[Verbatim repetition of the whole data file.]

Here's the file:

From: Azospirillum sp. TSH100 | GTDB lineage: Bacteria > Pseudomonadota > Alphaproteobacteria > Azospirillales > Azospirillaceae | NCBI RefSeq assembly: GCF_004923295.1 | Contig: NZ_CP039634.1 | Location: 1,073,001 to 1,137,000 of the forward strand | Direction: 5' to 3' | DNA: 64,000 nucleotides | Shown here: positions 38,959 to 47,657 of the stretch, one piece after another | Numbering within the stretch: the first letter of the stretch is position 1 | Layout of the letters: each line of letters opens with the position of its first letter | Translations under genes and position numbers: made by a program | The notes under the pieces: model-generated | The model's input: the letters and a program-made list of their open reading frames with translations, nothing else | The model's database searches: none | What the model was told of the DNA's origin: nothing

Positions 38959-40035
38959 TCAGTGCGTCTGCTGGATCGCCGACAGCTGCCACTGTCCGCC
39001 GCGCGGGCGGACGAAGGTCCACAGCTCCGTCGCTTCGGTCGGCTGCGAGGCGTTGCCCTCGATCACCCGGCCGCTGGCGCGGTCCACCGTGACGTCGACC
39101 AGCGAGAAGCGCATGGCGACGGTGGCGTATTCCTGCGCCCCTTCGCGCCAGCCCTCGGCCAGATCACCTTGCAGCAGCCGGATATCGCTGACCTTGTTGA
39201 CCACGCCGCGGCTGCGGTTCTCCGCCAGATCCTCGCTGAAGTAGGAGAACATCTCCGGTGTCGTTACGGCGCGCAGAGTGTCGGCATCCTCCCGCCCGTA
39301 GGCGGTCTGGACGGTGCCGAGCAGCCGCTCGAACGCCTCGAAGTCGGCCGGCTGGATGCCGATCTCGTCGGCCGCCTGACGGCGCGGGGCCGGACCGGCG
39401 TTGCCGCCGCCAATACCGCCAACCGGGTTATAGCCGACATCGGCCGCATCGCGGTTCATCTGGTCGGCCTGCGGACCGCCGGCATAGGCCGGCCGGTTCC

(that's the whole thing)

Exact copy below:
From: Azospirillum sp. TSH100 | GTDB lineage: Bacteria > Pseudomonadota > Alphaproteobacteria > Azospirillales > Azospirillaceae | NCBI RefSeq assembly: GCF_004923295.1 | Contig: NZ_CP039634.1 | Location: 1,073,001 to 1,137,000 of the forward strand | Direction: 5' to 3' | DNA: 64,000 nucleotides | Shown here: positions 38,959 to 47,657 of the stretch, one piece after another | Numbering within the stretch: the first letter of the stretch is position 1 | Layout of the letters: each line of letters opens with the position of its first letter | Translations under genes and position numbers: made by a program | The notes under the pieces: model-generated | The model's input: the letters and a program-made list of their open reading frames with translations, nothing else | The model's database searches: none | What the model was told of the DNA's origin: nothing

Positions 38959-40035
38959 TCAGTGCGTCTGCTGGATCGCCGACAGCTGCCACTGTCCGCC
39001 GCGCGGGCGGACGAAGGTCCACAGCTCCGTCGCTTCGGTCGGCTGCGAGGCGTTGCCCTCGATCACCCGGCCGCTGGCGCGGTCCACCGTGACGTCGACC
39101 AGCGAGAAGCGCATGGCGACGGTGGCGTATTCCTGCGCCCCTTCGCGCCAGCCCTCGGCCAGATCACCTTGCAGCAGCCGGATATCGCTGACCTTGTTGA
39201 CCACGCCGCGGCTGCGGTTCTCCGCCAGATCCTCGCTGAAGTAGGAGAACATCTCCGGTGTCGTTACGGCGCGCAGAGTGTCGGCATCCTCCCGCCCGTA
39301 GGCGGTCTGGACGGTGCCGAGCAGCCGCTCGAACGCCTCGAAGTCGGCCGGCTGGATGCCGATCTCGTCGGCCGCCTGACGGCGCGGGGCCGGACCGGCG
39401 TTGCCGCCGCCAATACCGCCAACCGGGTTATAGCCGACATCGGCCGCATCGCGGTTCATCTGGTCGGCCTGCGGACCGCCGGCATAGGCCGGCCGGTTCC